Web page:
If you are living with cancer, an oncologist has cared for you at some point. This is a cancer specialist who helps diagnose and treat the disease. Three types of oncologists may be involved in your treatment. A medical oncologist works to eliminate your cancer using drugs; surgical oncologists operate on your body to remove tumors; and radiation oncologists use radiotherapy to target and destroy cancer cells. Your partnership with these doctors is a key part of your treatment journey. Talking to them openly and honestly helps you get the best possible treatment. Here’s what oncologists want their patients to know about facing cancer together.
What's an Oncologist? https://d33ljpvc0tflz5.cloudfront.net/dims3/MMH/thumbnail/580x388/quality/75/?url=https%3A%2F%2Fd26ua9paks4zq.cloudfront.net%2F69%2F86%2Fddbe9ae14ed6b7dd309f715fb614%2Fimage-getty-513447945.jpg
"So many patients with cancer ask 'Why did I get this?' or want to blame their behaviors or environment," says Elizabeth R. Plimack, MD, an associate professor in the department of hematology/oncology at Fox Chase Cancer Center in Philadelphia. "But it's usually not your fault or anything you did. Even though cancer can be genetic and caused by smoking and viruses, most cancers are random."
1. "Most cancers are random." https://d33ljpvc0tflz5.cloudfront.net/dims3/MMH/crop/5117x3423%2B9%2B0/resize/580x388/quality/75/?url=https%3A%2F%2Fd26ua9paks4zq.cloudfront.net%2F08%2Ffc%2Fc6f6f66c4ca7ae41da09c499a59c%2Fimage-getty-470621787.jpg
Don't go into your appointment with any preconceived notions about treatment or its side effects, like vomiting or compromised immunity. "Your experience will be so different than that of your friends or family who were treated 10 to 15 years ago," Dr. Plimack says. "We give chemotherapy so much more easily now that we have good anti-nausea drugs and good medicines to boost the immune system."
2. "Cancer treatment is a lot different than a decade ago." https://d33ljpvc0tflz5.cloudfront.net/dims3/MMH/thumbnail/580x388/quality/75/?url=https%3A%2F%2Fd26ua9paks4zq.cloudfront.net%2Fbd%2Fc2%2Fd2edaaff451e9f1253cc61baa337%2Fresizes%2F1500%2Fimage-getty-177259702.jpg
Bring a family member or a close friend with you to all your appointments, starting with the first one. It's especially important to bring this person to any visits that involve reviewing scans or test results. "You're probably only going to catch about 30% of the information that the doctor or team tells you," says Philippe E. Spiess, MD, a genitourinary oncologist at Moffitt Cancer Center in Tampa, Fla. The more people you can bring to the key visits the better, adds Dr. Plimack, who says this makes it easier for the whole family to hear any tough news straight from the doctor.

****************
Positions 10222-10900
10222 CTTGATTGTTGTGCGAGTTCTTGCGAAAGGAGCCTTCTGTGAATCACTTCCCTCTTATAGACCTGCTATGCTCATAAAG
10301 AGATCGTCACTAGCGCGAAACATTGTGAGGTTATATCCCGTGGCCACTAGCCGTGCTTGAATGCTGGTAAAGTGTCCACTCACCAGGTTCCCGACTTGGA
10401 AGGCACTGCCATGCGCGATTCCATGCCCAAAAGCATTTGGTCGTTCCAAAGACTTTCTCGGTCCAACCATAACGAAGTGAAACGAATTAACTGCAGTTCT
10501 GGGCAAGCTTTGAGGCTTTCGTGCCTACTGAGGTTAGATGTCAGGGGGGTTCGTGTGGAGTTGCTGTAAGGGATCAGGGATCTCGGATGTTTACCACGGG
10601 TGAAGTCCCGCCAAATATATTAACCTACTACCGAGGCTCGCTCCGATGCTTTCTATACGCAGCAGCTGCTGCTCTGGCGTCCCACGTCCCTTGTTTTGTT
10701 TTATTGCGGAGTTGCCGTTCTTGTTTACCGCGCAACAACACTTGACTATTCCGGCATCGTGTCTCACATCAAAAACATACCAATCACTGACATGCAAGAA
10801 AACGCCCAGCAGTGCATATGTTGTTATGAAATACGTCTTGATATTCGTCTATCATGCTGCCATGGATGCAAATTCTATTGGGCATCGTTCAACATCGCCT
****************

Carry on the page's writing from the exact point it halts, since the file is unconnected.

3. "Always bring a second set of ears with you." https://d33ljpvc0tflz5.cloudfront.net/dims3/MMH/thumbnail/580x388/quality/75/?url=https%3A%2F%2Fd26ua9paks4zq.cloudfront.net%2F4b%2F37%2Fc60761a34ef3bb70210cdec38811%2Fimage-getty-466350544.jpg
Gather your questions ahead of time and come in with a pen and paper. "Often times people come into my clinic and they feel nervous, they feel rushed, and they forget things," says Dale R. Shepard, MD, a director at Cleveland Clinic Cancer Center. "It is much easier to create a checklist ahead of time than to call with each question as you think of it." Use the notebook as a diary to track things like symptoms or concerns. Bring it with you to each doctor's appointment. The person who came with you to your appointment can also use it to take any notes during your checkup.
4. "Carry a notebook." https://d33ljpvc0tflz5.cloudfront.net/dims3/MMH/crop/5119x3424%2B0%2B0/resize/580x388/quality/75/?url=https%3A%2F%2Fd26ua9paks4zq.cloudfront.net%2Fed%2F2e%2Ff52d6d7a4fe7b032699bcffa0824%2Fimage-getty-507831749.jpg
Curable means you will have some type of treatment and are expected to be cancer-free when it is completed. Controllable means the cancer does not go away but doctors will try to manage symptoms and make you live longer. "Sometimes the